Talking Guerilla Poetry With C.D. Wright
Arkansas’s native poet expounds on the division between urban and rural, pacing of Southern poetry and encountering poetry in unlikely places.
Resident poet Zachary Lundgren continues his series of National Poetry Month interviews with C.D. Wright, born in Mountain Home, Arkansas. She has published numerous volumes of poetry, including the 2011 award-winning One With Others in which she examines a racist event, along with several other books and two state literary maps. Wright’s later poetry is characterized by a strong sense of place, most rooted in the Ozarks and her adopted home of Rhode Island. She served as poet laureate of Rhode Island from 1994-1999 and now teaches at Brown University. Read some of her poetry here.
What sparked your initial love of poetry?
I first noticed poetry as a sharply distinct tongue when a history teacher at a girls’ school in Mississippi recited E.E. Cummings’s “Buffalo Bill’s Defunct” – beyond that it was college. English classes and an audo-didect who interjected poetry into conversation as readily as she did curses.
In what way do you believe poetry most differs from fiction?
The pressure falls most heavily on the language, not on character or plot, or a narrative. The tensions are inherent in the material, but in poetry they are advanced by word choice, cadence, breath, the field of the page, syntax, etc.
Who are some of your favorite poets/authors?
There are many more than it is meaningful to name. It is easier to respond to what I am reading now:
Forrest’s Gander’s translation of Alfonso D’Aquino, Fungus Skull Eyewing (I’ll be teaching it next week), CA Conrad’s Ecodeviance Soma(tics) of a Future Wilderness (I just taught it and he is coming to read in a couple of weeks), Frank Stanford’s What About This: Collected Poems (it is just out from Copper Canyon Press, a long time coming), Raul Zurita’s Country of Planks translated by Daniel Borzutzky, a talented poet himself (it is just out from Action Books).
In an interview with Modern American Poetry, you said that “the division between urban and rural is the only serious border left to us.” With seemingly never-ending urban sprawl, how do you see this division being negotiated? In an increasingly divided country, do you see this split between urban and rural as one of the main factors?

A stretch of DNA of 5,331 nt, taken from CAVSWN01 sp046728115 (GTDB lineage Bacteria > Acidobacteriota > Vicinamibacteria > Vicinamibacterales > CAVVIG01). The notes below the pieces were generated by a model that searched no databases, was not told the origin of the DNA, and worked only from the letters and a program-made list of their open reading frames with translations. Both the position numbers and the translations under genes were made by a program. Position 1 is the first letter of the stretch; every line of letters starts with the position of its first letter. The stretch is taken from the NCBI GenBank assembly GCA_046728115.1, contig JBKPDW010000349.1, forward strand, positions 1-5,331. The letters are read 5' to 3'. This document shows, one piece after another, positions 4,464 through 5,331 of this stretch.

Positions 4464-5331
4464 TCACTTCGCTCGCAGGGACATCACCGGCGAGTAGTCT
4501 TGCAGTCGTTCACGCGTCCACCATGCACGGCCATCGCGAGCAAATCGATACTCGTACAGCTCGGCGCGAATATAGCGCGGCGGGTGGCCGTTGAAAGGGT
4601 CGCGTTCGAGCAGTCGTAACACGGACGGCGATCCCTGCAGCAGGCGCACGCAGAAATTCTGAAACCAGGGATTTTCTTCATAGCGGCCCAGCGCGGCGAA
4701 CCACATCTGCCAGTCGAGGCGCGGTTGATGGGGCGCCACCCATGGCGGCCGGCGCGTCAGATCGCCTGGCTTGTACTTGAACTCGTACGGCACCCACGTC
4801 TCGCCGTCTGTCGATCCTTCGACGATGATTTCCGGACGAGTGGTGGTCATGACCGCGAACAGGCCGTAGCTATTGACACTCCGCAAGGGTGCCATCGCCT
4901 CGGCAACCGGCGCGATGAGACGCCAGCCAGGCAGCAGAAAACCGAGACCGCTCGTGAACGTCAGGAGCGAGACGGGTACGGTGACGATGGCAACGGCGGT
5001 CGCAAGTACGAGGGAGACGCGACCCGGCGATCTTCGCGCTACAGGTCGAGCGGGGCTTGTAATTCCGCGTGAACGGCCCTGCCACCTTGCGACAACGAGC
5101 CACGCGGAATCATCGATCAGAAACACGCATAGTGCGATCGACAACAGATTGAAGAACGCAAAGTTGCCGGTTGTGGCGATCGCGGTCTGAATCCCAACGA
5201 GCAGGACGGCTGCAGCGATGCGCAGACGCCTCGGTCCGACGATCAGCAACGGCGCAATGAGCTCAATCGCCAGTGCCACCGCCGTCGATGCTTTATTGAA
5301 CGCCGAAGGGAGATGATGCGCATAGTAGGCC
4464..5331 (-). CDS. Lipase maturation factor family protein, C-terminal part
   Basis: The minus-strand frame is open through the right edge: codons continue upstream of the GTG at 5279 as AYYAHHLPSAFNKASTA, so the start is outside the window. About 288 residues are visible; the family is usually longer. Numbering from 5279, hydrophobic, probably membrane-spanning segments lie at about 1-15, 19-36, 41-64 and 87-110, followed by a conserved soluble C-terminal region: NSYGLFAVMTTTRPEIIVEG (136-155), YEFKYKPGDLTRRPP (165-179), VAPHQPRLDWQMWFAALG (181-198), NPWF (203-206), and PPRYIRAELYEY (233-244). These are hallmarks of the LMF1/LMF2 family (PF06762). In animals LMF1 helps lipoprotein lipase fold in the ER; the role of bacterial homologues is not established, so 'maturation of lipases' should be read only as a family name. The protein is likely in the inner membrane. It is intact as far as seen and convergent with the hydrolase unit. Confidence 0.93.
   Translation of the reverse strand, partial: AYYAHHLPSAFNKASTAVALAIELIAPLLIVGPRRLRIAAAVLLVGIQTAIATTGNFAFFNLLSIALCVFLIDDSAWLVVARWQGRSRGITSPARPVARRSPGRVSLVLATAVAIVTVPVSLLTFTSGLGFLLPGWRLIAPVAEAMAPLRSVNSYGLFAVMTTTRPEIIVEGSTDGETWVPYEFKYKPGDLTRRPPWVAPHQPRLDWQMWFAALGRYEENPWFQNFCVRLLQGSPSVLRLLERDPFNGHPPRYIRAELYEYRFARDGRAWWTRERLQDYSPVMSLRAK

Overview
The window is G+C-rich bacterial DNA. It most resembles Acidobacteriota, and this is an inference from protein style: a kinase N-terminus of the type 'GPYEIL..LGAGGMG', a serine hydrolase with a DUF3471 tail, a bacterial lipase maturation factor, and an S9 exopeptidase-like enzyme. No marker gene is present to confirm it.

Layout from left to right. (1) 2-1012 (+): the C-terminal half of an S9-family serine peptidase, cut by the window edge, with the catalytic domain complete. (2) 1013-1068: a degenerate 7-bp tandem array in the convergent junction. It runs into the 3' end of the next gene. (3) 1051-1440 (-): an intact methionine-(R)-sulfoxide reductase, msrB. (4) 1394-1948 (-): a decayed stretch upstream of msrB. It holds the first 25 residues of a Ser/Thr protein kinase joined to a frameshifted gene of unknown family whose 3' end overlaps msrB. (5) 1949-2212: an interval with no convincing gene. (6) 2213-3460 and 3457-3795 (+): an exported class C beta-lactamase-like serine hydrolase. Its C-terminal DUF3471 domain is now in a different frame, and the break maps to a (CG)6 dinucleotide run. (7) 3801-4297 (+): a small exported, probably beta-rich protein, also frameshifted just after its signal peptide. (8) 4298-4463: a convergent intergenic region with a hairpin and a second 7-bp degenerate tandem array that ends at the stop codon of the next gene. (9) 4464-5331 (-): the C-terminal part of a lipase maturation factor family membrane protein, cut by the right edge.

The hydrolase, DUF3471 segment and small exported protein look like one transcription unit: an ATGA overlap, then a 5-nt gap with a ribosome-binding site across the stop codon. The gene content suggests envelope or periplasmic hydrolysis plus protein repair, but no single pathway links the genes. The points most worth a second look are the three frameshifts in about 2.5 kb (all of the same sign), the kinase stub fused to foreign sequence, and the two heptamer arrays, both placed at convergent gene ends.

I used to, true. But the country is becoming so urban or suburban or exurban or ghosted, that country/city seems a dated division. Writing and reading are more international, and where there remains a regional clinginess, I am inclined to believe it is more often a reactionary stance than a measure of literary identification. I miss driving on dirt roads, Ozark rivers and trees, other things. Many of my friends from the first decades are widely dispersed and I am truly frustrated by the hard right turn of the South; so are, I am sure, many of its lifelong residents.
A work in prose with the extravagant title: The Poet, The Lion, Talking Pictures, El Farolito, A Wedding in St. Roch, The Big Box Store, The Warp in the Mirror, Spring, Midnights, Fire & All will be out later this year. A book of poetry ShallCross will be out next year and then Casting Deep Shade, also in prose (with photographer Denny Moers).
What are some of the most prevalent ingredients that go into the concoction that we call a Southern poet?
I may not be qualified to answer that anymore, but many of my books have been ‘set’ (so to speak) in Arkansas or Louisiana or the Southeast. A different diction sometimes obtains a different twist on the humor. Pacing is still a marker. The landscape is always potent and particular. My most recent manuscript concerns European beech trees of which Rhode Island is virtually ground zero, so after 32 years here, I have ‘set’ a text in Southern New England. Different diction, pacing, landscape. The humor comes with.
It seems that social responsibility plays a major role in your poetry. Could you speak more to the social responsibility (if there is indeed one) for the poet, the writer, the artist?
Social responsibility belongs to us all. I think an ethos is implicit in any undertaking that is wrapped up with trying to see into things, trying to understand what we are doing here. The aim is not to idealize, absolve or redeem. The aim is to ‘get it.’ That inevitably digs onto the political strata.
In 2015, why is it important that we celebrate National Poetry Month?
I do not know that there is any data indicating more poetry books are bought during April. Certainly more readings fill the calendar. The audience, I suspect, is what it would be without the designation. It does flag an aspect of our culture people have become increasingly oblivious of. I think it might be more effective if it were taken up as a guerilla action. Poetry in places where it is ‘prohibited’ or at least where people are least likely to encounter it — menu-of-the-day inserts, laundromats, lighting the sides of buildings, waiting rooms, diodes of businesses, Jumbotrons of sports arenas, under windshield wipers, hotel room bedside drawers, streaming from the nostrils of the bull on Wall Street. Even if Allen Ginsberg did not succeed in levitating the Pentagon, he tried.
C.D. Wright photo courtesy of the John D. & Catherine T. MacArthur Foundation.